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Is tort reform really needed?

There has been a lot of media coverage of the tort reform issue. The term "tort reform" refers to laws that are passed by the states to limit or cap the damages that a plaintiff might receive in a medical malpractice lawsuit. Tort reform has become a hot issue for politicians and the phrase is bandied about as a way to demonstrate fiscal responsibility.

Will it really work that way? A recent whitepaper from the Center for Progressive Reform says that tort reform will not reduce medical costs in any significant way, because premiums for malpractice insurance and payments to injured patients accounts for only .3 percent of health costs each year. The whitepaper, titled "The Truth About Torts: Defensive Medicine and the Unsupported Case for Medical Malpractice 'Reform'," asserts that tort reform is a smokescreen is supported by insurance companies that will benefit significantly if tort reform is enacted.

Here are a few of the report's conclusions:

Advocates of tort reform say that the high cost of medical care is due to doctors practicing "defensive medicine", or ordering unneeded treatment and tests, to protect themselves against lawsuits. The paper's authors point to other reasons for ordering seemingly unnecessary tests: family pressure, the availability of technology and financial gain for physicians who have a financial interest in testing facilities. For example, many medical groups own MRI machines, giving them a reason to refer patients to their own facilities.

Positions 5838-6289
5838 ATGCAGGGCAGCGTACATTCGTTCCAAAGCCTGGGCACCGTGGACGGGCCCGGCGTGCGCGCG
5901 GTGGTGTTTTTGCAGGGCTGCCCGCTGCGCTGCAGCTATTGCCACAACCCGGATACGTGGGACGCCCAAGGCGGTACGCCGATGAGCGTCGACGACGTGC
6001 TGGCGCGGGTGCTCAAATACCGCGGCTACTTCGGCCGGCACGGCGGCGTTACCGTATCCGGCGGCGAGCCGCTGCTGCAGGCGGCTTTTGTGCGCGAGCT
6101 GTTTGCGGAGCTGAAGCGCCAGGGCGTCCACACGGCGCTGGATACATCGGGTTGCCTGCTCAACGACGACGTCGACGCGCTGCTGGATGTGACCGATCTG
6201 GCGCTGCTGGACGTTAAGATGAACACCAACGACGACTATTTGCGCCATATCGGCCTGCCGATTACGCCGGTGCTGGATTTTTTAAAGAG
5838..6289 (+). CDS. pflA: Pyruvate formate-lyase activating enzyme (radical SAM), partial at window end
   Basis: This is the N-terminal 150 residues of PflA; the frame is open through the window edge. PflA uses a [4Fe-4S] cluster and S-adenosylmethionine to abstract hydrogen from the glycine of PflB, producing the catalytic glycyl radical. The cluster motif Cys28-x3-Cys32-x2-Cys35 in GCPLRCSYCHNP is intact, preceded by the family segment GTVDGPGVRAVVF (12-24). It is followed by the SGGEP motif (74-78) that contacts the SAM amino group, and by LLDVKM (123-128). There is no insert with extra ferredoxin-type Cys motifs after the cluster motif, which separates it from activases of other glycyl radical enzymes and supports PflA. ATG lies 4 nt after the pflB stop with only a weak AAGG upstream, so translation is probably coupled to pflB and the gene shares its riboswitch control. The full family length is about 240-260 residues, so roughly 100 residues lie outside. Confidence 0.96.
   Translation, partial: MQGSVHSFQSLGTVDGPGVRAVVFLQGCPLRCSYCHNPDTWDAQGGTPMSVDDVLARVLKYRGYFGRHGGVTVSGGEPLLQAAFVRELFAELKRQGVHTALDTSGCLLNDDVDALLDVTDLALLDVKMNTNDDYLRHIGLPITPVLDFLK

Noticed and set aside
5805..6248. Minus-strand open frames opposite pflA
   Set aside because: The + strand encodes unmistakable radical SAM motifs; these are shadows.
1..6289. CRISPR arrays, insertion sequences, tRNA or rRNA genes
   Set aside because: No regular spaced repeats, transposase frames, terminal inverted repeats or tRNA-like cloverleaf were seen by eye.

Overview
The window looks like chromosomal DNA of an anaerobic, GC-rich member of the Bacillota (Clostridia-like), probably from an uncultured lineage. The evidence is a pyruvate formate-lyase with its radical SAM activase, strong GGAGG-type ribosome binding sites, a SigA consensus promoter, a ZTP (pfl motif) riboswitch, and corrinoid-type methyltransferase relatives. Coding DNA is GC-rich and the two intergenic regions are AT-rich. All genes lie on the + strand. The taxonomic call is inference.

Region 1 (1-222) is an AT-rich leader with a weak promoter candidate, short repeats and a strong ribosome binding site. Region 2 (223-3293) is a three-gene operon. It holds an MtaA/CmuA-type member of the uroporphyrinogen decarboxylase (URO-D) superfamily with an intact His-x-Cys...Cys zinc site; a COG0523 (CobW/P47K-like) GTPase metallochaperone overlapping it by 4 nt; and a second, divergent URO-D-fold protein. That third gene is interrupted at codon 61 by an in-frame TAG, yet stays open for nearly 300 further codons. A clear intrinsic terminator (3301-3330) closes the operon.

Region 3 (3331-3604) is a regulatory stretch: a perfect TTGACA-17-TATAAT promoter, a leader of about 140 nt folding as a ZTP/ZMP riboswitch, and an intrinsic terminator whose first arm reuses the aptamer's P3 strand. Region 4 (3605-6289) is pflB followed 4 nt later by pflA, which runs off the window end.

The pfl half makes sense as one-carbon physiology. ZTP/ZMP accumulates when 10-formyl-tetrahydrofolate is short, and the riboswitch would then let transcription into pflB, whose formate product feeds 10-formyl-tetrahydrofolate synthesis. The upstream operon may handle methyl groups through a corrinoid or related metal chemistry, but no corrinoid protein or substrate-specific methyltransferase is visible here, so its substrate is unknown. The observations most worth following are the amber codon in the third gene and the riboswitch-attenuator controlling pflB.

The authors of the paper say that even if tort reform efforts were successful at reducing malpractice premiums by 10 percent, medical costs would go down by only .1 percent.

Doctors and their insurers exaggerate the extent of the problem, according to the whitepaper. The vast majority of physicians make no malpractice payments. A very small percentage - 5.9 percent - is responsible for 57.8 percent of all payments. And, according to the Kaiser Family Foundation, the average number of claims against doctors went from 25 claims per 1,000 doctors in 1991 to 18.8 claims per 1,000 doctors in 2003.

The authors believe that instead of fighting for tort reform, which primarily benefits insurance companies, the focus should be on lowering the medical error rate. Medical mistakes cost many billions each year and result in nearly 100,000 deaths. And, say the authors, tort reform efforts in states like California and Texas have not resulted in any significant reduction in malpractice premiums. Only the insurance companies benefit.

Source: Healthcare Payer News, "Tort reform won't provide significant healthcare savings," by Chris Anderson, Mar. 8, 2012.

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